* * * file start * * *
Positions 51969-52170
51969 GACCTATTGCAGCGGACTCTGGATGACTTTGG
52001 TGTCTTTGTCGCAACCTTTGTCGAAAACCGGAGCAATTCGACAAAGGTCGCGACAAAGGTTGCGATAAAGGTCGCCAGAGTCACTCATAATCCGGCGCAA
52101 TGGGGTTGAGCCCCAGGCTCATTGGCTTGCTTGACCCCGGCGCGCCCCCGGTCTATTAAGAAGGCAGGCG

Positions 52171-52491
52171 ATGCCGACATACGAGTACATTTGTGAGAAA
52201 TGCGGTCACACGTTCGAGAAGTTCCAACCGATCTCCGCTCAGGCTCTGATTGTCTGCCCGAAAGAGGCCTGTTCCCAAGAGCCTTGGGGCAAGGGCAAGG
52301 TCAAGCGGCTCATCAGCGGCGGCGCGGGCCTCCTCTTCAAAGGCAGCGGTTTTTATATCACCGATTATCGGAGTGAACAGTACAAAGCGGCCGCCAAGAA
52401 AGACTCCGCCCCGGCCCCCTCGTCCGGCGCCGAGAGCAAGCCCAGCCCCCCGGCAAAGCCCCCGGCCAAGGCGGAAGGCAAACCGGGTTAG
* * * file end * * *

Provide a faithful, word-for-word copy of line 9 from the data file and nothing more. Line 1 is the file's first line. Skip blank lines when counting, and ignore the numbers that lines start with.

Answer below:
52401 AGACTCCGCCCCGGCCCCCTCGTCCGGCGCCGAGAGCAAGCCCAGCCCCCCGGCAAAGCCCCCGGCCAAGGCGGAAGGCAAACCGGGTTAG